The Mikaelson family is extremely complicated, and who better to untangle that drama than Julie Plec?
showrunner will blog each week’s installment throughout the season exclusively for EW. From answering burning questions to giving behind-the-scenes stories and more, this is a place for fans to hear directly from Plec about the episode they just watched.
Welcome back and thanks for tuning in to “Alone With Everybody“ written by Ashley Lyle & Bart Nickerson and directed by Hanelle Culpepper. This was Hanelle’s first episode within the Vampire Family, and we consider ourselves very lucky to have met her. We always love it when we can gather around the monitor and find not just a female director, but a female writer and a female line producer. Bart was alone on his dude island on this one, and we’re okay with that. Sorry, Bart.
I’ve mentioned this before, but there are a lot of different paths one can take to becoming a director in television. There are several different ladders to climb as a way of learning the ropes and getting your foot in the door. On our shows, we have given directing opportunities to editors, camera operators, directors of photography, script supervisors, actors, line producers, assistant directors, and yours truly, a.k.a. a writer. So if you can’t afford to produce your own short films or get fancy film degrees, that doesn’t mean there are no opportunities for you. Reach out to the guilds (ACE, DGA, IATSE, SAG-AFTRA, and WGA) to inquire about training programs, mentor programs, fellowships, etc. And in the meantime, if you want to be a filmmaker, seize any opportunity to learn and practice the craft. And join us back here next week to celebrate the directorial debut of the Hybrid you love to hate, Joseph Morgan.
We all know Marcel Gerard kills it at karaoke… but it turns out Charles Michael Davis is a talented musician in his own right; every time we’re on a set with a piano (both the Mikaelson compound and the St. James Infirmary have one), you’re bound to find Charles at the keys between takes. Which of course means that he was more than a little jealous when he found out that Daniel got a big jazz number in the teaser of this opener. Don’t worry though, Charles made sure to swing by set to critique Daniel’s piano-miming skills and pitch us on Marcel’s future musical side-projects. Personally, we’re hoping he and Josh start a 90’s-style boy band.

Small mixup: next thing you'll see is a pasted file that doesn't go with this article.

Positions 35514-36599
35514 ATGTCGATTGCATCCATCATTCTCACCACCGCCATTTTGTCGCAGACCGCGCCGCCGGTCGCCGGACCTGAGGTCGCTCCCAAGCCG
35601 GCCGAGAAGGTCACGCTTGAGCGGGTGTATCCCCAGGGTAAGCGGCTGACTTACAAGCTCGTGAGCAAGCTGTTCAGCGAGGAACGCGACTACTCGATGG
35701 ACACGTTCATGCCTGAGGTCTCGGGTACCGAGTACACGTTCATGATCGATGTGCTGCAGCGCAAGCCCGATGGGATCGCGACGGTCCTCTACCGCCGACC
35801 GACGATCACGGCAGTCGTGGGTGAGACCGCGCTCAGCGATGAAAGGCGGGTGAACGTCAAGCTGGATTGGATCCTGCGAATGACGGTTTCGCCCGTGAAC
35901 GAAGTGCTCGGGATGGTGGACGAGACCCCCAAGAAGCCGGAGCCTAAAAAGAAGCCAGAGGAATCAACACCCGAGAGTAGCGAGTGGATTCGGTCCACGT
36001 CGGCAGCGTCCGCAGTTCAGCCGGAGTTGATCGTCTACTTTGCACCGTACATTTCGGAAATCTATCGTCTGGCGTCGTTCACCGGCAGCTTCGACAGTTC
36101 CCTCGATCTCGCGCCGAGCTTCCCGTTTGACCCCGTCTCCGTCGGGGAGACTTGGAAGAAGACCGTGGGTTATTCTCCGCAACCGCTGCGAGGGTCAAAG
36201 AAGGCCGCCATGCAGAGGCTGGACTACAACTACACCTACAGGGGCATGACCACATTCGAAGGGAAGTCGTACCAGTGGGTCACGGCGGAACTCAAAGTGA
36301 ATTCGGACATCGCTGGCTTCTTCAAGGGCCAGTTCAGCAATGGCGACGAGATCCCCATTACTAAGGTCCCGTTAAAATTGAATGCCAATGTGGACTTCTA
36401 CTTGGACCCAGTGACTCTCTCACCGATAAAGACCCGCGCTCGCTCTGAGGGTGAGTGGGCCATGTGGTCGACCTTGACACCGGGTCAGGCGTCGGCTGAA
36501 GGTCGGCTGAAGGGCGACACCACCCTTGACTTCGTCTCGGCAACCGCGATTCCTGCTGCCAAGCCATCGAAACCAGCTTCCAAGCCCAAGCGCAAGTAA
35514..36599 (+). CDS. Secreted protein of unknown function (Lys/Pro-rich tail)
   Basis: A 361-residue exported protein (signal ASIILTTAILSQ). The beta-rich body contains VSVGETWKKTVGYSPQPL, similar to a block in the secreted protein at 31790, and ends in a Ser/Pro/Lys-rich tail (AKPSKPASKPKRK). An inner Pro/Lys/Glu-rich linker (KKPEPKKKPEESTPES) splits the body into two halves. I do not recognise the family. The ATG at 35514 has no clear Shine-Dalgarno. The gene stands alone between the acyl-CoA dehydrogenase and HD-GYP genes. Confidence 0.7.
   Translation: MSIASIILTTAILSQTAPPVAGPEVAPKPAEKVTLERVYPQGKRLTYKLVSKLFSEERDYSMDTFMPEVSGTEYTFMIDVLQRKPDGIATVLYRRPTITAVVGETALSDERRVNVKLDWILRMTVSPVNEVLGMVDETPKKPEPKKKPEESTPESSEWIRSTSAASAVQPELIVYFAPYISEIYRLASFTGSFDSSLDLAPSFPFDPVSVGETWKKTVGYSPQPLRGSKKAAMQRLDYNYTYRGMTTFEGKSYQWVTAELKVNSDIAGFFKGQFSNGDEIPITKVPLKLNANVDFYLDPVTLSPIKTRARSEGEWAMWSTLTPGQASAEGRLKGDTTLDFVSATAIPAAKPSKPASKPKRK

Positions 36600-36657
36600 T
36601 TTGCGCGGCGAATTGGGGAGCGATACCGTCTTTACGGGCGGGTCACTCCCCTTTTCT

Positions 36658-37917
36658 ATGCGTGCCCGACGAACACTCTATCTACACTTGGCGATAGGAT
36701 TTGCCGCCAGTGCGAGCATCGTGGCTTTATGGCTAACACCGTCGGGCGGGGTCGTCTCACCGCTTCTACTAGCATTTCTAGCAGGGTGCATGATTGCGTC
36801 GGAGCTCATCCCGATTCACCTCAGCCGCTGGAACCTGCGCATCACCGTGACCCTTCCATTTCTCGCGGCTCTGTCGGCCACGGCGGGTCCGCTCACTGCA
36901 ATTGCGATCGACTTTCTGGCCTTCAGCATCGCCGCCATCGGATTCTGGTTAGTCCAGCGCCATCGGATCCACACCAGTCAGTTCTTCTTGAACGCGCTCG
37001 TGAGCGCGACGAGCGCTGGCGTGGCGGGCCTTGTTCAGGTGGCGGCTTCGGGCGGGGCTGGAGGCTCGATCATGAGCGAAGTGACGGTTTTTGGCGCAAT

Every episode, there’s a prop that everyone wants to take home at the end of the shoot. Last year, the producers even made up “Viking bumper stickers” based on one of Davina’s lines in episode 204. Not surprisingly, Klaus’s “Mothertrucker” cap was a VERY hot ticket this time around.
This episode featured Josh’s very first fight scene. Obviously, as co-presidents of the Josh fan club, we love seeing him evolve from hapless pawn in the war for New Orleans to Marcel’s right-hand man and a badass in his own right. But it’s also worth mentioning that while we have obviously have (fantastically talented) stunt people, our actors also learn all the fight choreography for the close-ups. In this episode, Steven Kreuger, Nathaniel Buzolic, and Casper Zafer all put in an amazing effort to ensure that our showdowns (and beatdowns) felt authentic. In return, we made sure they had plenty of Advil the next day…
In our world, vampirism has its benefits: compulsion, wealth, power, and eternal youth, to name a few. So it was fun to explore the darker, more philosophical side of immortality in this episode, via Elijah’s existential quandary over the potential destruction of the white oak. Ultimately, is forever a blessing or an unbearable burden? Early on, all the writers spent part of an afternoon debating the relative pros and cons of vampire life — and deciding whether or not they’d choose to turn if given the chance. Turns out, we’re pretty evenly split (apparently only half of us are egomaniacs with questionable morals) — with Bart claiming he’d turn, but only if given some advance notice to hit the gym, and Narducci declaring that not only would he NOT turn, but if he knew for sure that vampires were real, he’d dedicate the rest of his life to hunting them down. Because he is basically a comic book hero come to life, and a much better person than the rest of us.
We all loved the idea of turning the water in the courtyard fountain into flames, both for its visual and dramatic impact. Unfortunately, one side effect of a fire fountain is that it’s loud. Like, 1,000 tropical fish tanks, mad scientist’s lab LOUD. Luckily, our sound design geniuses in post-production were able to work their magic and make sure that the cool effect didn’t ruin the scene.
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